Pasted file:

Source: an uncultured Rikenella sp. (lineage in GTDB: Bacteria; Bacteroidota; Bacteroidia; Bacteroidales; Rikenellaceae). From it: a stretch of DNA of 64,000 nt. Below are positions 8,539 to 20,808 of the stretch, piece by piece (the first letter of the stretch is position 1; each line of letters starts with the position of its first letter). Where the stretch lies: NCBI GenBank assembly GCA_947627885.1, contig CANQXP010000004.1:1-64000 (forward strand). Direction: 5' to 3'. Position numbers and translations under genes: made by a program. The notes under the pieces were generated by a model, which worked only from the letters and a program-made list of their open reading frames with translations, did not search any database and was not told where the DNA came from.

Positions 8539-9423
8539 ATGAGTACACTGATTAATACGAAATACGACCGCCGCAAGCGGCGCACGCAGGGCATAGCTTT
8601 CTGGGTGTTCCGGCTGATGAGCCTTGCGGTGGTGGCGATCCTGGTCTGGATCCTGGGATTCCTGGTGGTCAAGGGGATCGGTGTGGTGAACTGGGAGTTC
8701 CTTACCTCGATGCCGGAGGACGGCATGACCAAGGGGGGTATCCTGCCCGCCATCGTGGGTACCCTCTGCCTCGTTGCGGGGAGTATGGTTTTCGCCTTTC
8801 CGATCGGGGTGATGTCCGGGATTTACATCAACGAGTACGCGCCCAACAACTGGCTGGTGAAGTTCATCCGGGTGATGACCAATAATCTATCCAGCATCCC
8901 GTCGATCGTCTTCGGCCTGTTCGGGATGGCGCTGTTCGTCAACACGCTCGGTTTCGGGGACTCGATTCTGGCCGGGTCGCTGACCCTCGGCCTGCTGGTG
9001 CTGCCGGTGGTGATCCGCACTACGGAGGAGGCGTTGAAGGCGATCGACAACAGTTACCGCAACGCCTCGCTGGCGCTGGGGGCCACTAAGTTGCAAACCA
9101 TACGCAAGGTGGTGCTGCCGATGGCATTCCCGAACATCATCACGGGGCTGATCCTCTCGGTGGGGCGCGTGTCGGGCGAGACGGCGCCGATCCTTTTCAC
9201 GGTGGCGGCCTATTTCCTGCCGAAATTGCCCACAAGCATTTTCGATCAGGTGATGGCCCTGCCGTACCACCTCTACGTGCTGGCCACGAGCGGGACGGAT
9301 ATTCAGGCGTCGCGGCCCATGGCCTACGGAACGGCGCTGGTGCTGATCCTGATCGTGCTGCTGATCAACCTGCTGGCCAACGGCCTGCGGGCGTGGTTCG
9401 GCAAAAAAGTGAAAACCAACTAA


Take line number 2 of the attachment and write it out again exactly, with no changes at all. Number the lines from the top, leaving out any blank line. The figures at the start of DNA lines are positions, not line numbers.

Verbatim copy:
Positions 8539-9423